3. Team Member Recruitment Process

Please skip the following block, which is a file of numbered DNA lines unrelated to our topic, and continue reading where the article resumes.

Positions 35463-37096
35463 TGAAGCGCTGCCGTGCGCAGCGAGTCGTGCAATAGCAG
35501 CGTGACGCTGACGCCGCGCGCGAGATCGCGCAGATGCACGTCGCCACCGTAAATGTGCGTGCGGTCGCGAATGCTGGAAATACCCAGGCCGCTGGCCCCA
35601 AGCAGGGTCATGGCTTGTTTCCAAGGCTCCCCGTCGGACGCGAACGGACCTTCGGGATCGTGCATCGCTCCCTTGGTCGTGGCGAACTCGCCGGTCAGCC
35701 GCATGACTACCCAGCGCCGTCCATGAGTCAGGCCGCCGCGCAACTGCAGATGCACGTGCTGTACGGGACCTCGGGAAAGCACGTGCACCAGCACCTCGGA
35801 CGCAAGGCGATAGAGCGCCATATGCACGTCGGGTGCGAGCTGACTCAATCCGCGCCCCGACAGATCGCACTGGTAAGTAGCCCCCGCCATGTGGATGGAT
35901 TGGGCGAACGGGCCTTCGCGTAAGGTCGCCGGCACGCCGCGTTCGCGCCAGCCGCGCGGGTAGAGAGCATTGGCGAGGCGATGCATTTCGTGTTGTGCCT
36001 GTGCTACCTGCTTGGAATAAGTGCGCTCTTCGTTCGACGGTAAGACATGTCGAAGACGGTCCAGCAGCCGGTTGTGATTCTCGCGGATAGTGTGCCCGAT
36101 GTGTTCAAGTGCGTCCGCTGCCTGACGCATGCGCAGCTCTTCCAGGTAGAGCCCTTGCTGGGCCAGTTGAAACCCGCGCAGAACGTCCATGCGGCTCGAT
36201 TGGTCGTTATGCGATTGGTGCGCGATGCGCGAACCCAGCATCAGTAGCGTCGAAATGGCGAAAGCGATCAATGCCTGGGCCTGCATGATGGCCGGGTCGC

The recruitment process for our game was something that was very poorly done at the start and it is actually the underlying cause for some of the most obvious failing points of the current game. Our inability to find sufficient talent was solely because we simply were not looking hard enough and when we were looking, we were doing it wrong. We know this now because lately we have had way more success in this area, so this is something that was really lacking for us and has had a truly negative impact on the game but it’s also something we feel we have managed to turn around. The primary department in which our recruitment failings impacted the game is the animation department. We had no one to do the animations for our game and our game requires far more animations than the average shooter and the quality of the animations themselves actually are far more critical to the players enjoyment of the game for our project. The result was that we had a guy step up from the development team and do the animations as “placeholders”, which never ended up getting replaced… They served their purpose and allowed the project to continue but it really was something that could have been avoided with a proper recruitment process.If you don’t have the right talent working for you and can’t find it, what do you do? Do it yourself of course! This is a common and potentially dangerous decision often made in mod/game development, so often in fact that I think a lot of teams don’t even recognize it as a problem. Sure you can load up new software and begin producing reasonable assets within a couple solid days of learning it but you will never be able to do it as well as someone else who has only that to focus on. I would suggest to all game designers that they know who their team members are, what their main proficiencies are and encourage all team members to pick one or two primary roles within the team and stick to it. Often times, being a jack of all trades means you are a master of none. I will close this section with a couple tips for others based on what we learned over the development of our project.